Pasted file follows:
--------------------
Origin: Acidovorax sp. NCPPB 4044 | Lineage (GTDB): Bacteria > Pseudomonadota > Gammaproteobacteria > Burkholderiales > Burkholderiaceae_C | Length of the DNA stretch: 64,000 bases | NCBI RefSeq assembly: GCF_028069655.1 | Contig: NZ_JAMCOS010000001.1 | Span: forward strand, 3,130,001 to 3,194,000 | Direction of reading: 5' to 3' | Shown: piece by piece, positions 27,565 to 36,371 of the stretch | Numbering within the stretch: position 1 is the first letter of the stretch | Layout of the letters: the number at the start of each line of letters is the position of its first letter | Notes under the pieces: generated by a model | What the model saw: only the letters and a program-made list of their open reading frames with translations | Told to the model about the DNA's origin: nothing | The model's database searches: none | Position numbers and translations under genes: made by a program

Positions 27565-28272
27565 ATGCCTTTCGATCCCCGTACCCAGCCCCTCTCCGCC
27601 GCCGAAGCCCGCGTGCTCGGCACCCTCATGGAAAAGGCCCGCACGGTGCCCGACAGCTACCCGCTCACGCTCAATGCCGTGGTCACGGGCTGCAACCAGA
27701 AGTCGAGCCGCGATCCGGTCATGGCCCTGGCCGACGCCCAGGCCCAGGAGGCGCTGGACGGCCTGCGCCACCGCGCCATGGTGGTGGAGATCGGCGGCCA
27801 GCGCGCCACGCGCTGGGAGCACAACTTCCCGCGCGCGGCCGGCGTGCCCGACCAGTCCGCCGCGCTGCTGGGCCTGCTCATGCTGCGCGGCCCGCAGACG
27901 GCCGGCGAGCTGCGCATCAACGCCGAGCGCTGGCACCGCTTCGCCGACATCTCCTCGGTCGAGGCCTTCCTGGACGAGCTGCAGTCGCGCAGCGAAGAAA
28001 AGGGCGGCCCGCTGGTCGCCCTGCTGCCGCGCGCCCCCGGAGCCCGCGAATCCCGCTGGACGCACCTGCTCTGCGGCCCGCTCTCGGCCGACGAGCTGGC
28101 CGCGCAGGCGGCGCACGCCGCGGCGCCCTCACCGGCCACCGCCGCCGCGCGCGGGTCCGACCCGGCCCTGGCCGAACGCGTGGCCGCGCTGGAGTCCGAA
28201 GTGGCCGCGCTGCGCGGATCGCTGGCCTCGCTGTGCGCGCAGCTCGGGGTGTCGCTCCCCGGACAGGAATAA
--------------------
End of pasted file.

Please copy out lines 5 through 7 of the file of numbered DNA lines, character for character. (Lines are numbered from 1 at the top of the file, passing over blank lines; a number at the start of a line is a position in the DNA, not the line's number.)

27701 AGTCGAGCCGCGATCCGGTCATGGCCCTGGCCGACGCCCAGGCCCAGGAGGCGCTGGACGGCCTGCGCCACCGCGCCATGGTGGTGGAGATCGGCGGCCA
27801 GCGCGCCACGCGCTGGGAGCACAACTTCCCGCGCGCGGCCGGCGTGCCCGACCAGTCCGCCGCGCTGCTGGGCCTGCTCATGCTGCGCGGCCCGCAGACG
27901 GCCGGCGAGCTGCGCATCAACGCCGAGCGCTGGCACCGCTTCGCCGACATCTCCTCGGTCGAGGCCTTCCTGGACGAGCTGCAGTCGCGCAGCGAAGAAA